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The keys are backlit too and in another nice engineering touch the backlight is controlled by a sensor that switches it on and off depending on the ambient light conditions. This makes the Model 02 a dream to use in dimly lit environments. On a plane when everyone else is asleep and your insomnia kicks in, you'll now be able to type away without having to turn on your light, or squint at the keyboard every time you reach for the @ key.
Perhaps the only flaw here is that the size of the device means you have to stretch a bit to reach the keys in the middle of the keyboard, but this small niggle is offset by the fact that you have a dedicated number pad for number entry, which is much more convenient than having letter keys double up as number keys.
Mousing duties are taken care of by a touch stick, which works as well as the keyboard does. It's reliable and accurate and the left/right buttons located on the right hand side of the keyboard can be clicked without contorting your hand. But in a slightly regressive step, there's no touch screen on the Model 02. If you prefer the pen tablet approach then the screen will work with OQO's digital pen, but it's an optional extra and you can't simply use your finger in its stead.
What you do get, however, are a couple of touch-sensitive scroll bars, situated at the bottom right hand corner of the screen, which can be used to zip up, down and across web pages and documents with ease. It's a simple idea but one that's intuitive and once again bears the mark of quality engineering.
These swish navigational aids are supplemented by a pair of dedicated zoom keys, which are located just below the left and right mouse buttons, which can be used to quickly zoom out to 1,000 x 600 or 1,200 x 720 – essential if you come across a dialogue box which can't be resized when OK and Cancel buttons disappear off the bottom of the 5in, 800 x 480 screen.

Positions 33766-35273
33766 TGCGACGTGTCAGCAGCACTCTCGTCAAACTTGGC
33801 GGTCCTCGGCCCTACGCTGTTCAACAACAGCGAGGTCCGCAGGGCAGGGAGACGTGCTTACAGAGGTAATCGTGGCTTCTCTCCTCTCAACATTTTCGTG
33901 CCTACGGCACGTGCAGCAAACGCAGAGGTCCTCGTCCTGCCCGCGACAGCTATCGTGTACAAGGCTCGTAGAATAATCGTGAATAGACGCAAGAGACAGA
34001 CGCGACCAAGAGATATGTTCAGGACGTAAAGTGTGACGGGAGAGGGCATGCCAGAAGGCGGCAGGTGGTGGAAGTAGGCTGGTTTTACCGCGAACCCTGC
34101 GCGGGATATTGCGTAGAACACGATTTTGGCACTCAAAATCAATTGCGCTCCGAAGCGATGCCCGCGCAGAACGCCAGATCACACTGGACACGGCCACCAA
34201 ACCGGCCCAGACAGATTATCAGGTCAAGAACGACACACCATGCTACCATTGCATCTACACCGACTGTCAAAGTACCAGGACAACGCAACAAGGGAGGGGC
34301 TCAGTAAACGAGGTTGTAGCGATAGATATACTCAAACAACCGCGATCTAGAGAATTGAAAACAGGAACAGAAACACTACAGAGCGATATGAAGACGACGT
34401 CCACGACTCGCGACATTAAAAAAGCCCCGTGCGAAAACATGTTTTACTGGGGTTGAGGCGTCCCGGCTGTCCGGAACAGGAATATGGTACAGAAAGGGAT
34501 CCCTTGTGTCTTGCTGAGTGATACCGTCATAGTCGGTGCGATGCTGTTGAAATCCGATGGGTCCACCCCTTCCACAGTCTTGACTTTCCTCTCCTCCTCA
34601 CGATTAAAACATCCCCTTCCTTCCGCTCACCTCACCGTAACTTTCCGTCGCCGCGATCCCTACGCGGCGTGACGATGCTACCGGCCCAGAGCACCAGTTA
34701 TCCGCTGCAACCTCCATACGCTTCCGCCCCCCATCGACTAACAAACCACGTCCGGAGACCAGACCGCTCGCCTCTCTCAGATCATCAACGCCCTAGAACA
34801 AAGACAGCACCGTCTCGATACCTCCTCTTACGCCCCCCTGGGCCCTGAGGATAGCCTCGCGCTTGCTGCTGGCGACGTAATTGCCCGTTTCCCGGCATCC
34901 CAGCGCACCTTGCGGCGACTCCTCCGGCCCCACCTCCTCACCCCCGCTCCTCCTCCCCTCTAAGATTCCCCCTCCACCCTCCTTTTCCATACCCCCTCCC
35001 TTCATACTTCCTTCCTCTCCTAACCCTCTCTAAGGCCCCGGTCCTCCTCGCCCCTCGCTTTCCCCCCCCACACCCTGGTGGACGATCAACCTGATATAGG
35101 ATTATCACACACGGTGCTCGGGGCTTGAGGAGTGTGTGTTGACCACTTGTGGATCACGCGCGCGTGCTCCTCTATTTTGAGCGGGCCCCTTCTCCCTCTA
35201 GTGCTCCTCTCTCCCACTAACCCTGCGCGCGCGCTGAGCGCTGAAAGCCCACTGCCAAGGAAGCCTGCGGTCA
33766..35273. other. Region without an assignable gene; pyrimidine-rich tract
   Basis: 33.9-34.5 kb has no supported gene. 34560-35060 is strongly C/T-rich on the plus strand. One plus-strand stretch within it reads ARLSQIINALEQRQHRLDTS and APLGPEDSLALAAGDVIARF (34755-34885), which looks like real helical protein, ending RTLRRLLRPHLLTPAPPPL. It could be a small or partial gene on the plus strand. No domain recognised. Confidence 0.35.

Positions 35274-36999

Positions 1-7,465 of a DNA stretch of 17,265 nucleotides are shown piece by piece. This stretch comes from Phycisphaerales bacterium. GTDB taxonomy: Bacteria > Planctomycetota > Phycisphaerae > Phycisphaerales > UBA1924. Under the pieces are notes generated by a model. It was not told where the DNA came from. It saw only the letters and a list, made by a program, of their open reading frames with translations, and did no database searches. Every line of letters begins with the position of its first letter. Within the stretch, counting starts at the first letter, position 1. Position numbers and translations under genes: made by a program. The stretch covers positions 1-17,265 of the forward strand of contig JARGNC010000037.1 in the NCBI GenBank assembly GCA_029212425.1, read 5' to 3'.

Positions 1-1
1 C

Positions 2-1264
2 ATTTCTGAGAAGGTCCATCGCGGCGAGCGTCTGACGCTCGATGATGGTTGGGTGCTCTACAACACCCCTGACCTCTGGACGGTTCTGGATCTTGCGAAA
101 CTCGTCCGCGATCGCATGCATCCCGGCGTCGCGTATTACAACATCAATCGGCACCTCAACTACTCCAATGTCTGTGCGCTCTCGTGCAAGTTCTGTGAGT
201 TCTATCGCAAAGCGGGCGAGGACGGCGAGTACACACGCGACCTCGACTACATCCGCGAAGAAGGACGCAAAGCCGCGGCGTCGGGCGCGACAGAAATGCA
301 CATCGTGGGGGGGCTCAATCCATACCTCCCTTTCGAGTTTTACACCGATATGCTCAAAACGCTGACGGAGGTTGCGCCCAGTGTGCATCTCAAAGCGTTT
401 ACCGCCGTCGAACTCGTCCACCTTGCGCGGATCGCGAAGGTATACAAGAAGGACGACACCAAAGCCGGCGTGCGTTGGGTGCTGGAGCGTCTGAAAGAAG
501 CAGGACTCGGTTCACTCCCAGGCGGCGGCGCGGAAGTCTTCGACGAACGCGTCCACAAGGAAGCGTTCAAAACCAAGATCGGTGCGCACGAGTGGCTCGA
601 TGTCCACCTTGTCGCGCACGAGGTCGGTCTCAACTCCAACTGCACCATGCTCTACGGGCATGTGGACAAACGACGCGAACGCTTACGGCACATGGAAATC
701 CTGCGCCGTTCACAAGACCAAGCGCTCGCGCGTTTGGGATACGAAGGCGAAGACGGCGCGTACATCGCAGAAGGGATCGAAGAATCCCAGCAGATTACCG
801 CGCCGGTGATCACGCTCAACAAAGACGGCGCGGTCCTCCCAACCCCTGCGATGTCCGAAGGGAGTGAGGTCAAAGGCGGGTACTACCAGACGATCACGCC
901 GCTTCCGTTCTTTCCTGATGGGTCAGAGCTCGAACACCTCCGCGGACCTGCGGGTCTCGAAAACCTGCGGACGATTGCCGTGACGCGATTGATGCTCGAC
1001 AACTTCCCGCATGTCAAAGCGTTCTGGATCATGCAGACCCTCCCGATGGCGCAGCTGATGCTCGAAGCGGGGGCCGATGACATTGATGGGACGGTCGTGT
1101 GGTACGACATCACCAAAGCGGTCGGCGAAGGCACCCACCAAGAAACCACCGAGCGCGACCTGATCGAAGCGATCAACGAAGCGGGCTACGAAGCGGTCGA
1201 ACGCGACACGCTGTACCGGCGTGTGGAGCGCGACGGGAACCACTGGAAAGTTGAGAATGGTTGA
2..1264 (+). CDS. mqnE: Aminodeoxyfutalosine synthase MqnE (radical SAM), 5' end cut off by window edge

Under the hood, as you'd expect from a machine that's now being asked to power Windows Vista (Ultimate in the Model 02 Expansys supplied to us for review), there's much more power on offer than before. The CPU is a Via Esther 1.5GHz ultra low voltage model, the hard disk capacity has been upped from 30GB to a 60GB 1.8in Hitachi Travelstar drive with active drop protection, and RAM is now at 1GB, though we'd expect the latter as a minimum specification with any machine running Microsoft's memory-hungry OS – even one as tiny as this.
It all results in perfectly acceptable levels of performance when running office applications and the whole system seems to run much quicker and cooler than the old model. But there is a caveat: the graphics chipset – VIA's integrated S3G UniChrome graphics with shared memory – isn't particularly powerful. In fact it isn't even capable of displaying Vista's Aero graphics, so no fancy transparent glass windows and it definitely won't put up with any 3D gaming. This is one area where the Sony UX1XN beats the Model 02, with its Intel 1.33GHz U1500 processor and Intel GMA 950 graphics chipset able to display all of Vista's eye candy.
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